France is not such a country. The authors demonstrate that it has a much less generous unemployment benefit system than the Danes, and the French are much more accepting towards welfare cheating. On that evidence no sane French politician would want to import the flexicurity model. The authors conclude:

    …this analysis suggests that public-spiritedness is a key ingredient in the possibility for a society to implement efficient public unemployment insurance. To that regard, a country may be unlikely to succeed in its labor market reforms without a comprehensive policy affecting civic behavior of its citizens.

    This is an interesting proposition. While it doesn’t wholly resolve the policy question, it takes us some of the way there. It also helps answer the vexed debate over whether the Nordic model is exportable.

  3. Comparing unemployment rates in the Nordic countries to other Western nations like Australia and the US is completely misleading, on the basis of the way it is calculated – that is, the way ‘unemployed’ is defined. This results is welfare states have comparatively low official unemployment rates, since many forms of welfare do not categorize people as being unemployed. Several examples that I’m aware of follow:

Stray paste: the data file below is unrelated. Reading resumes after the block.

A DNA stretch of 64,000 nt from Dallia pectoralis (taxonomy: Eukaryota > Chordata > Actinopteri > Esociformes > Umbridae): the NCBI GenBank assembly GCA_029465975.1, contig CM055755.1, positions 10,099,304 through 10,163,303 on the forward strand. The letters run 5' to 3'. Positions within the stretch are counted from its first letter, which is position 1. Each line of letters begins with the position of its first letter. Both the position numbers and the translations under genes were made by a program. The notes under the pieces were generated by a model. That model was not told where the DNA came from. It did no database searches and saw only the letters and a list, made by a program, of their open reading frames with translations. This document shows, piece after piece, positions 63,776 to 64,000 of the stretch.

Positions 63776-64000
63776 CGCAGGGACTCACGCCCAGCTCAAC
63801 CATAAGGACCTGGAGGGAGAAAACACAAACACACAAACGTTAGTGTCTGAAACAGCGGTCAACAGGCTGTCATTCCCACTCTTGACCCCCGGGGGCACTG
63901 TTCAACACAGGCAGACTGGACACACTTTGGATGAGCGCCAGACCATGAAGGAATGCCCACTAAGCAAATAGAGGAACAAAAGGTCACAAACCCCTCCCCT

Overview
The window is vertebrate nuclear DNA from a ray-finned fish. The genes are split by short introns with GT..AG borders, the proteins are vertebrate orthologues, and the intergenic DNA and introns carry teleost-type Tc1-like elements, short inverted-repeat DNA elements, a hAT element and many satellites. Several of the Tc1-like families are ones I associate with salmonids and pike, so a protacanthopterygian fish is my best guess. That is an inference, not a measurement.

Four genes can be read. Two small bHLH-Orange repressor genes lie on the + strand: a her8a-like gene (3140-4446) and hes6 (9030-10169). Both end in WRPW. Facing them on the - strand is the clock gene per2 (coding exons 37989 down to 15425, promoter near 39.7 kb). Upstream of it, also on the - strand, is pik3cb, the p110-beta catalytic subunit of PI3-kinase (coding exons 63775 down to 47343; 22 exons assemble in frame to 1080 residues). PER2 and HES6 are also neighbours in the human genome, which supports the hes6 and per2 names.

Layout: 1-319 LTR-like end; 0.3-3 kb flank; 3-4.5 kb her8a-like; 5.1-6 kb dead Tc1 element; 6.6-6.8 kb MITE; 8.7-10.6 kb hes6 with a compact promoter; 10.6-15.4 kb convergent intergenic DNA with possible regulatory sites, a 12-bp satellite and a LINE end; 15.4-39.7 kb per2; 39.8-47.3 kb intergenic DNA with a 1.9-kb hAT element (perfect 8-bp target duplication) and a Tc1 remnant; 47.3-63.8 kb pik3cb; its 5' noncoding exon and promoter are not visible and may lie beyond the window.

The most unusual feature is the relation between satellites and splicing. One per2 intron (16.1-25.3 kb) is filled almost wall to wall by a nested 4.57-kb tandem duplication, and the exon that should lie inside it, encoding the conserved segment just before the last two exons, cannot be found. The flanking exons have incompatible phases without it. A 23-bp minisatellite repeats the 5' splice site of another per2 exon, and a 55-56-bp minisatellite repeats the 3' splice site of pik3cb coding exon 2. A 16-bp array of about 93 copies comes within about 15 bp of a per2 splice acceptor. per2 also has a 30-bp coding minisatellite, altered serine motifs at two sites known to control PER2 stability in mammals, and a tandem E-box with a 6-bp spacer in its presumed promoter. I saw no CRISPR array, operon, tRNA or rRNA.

In Finland, parents are entitled to up to 3 years paid, salary indexed maternity leave. Since this is ‘leave’, it does not enter unemployment statistics, yet is a very significant factor in labour market participation.
    In most Western European nations, students finish studies at a MUCH later age. Again, this does not enter unemployment statistics, but massively reduces real labour market participation rates.
    In Sweden, the government has State sponsored education programs for unemployed people. These people do not enter unemployment statistics.

    In summary, many independent sources (do a Google search to verify this) indicate that ‘real’ unemployment rates are many times higher than official ones. Having said this, inconsistencies between ‘real’ and ‘official’ employment statistics apply to virtually every country. But, the discrepancy tends to be far greater in the ‘welfare states’, on the basis that State-run programs are conventiently used to hide true labour market participation rates.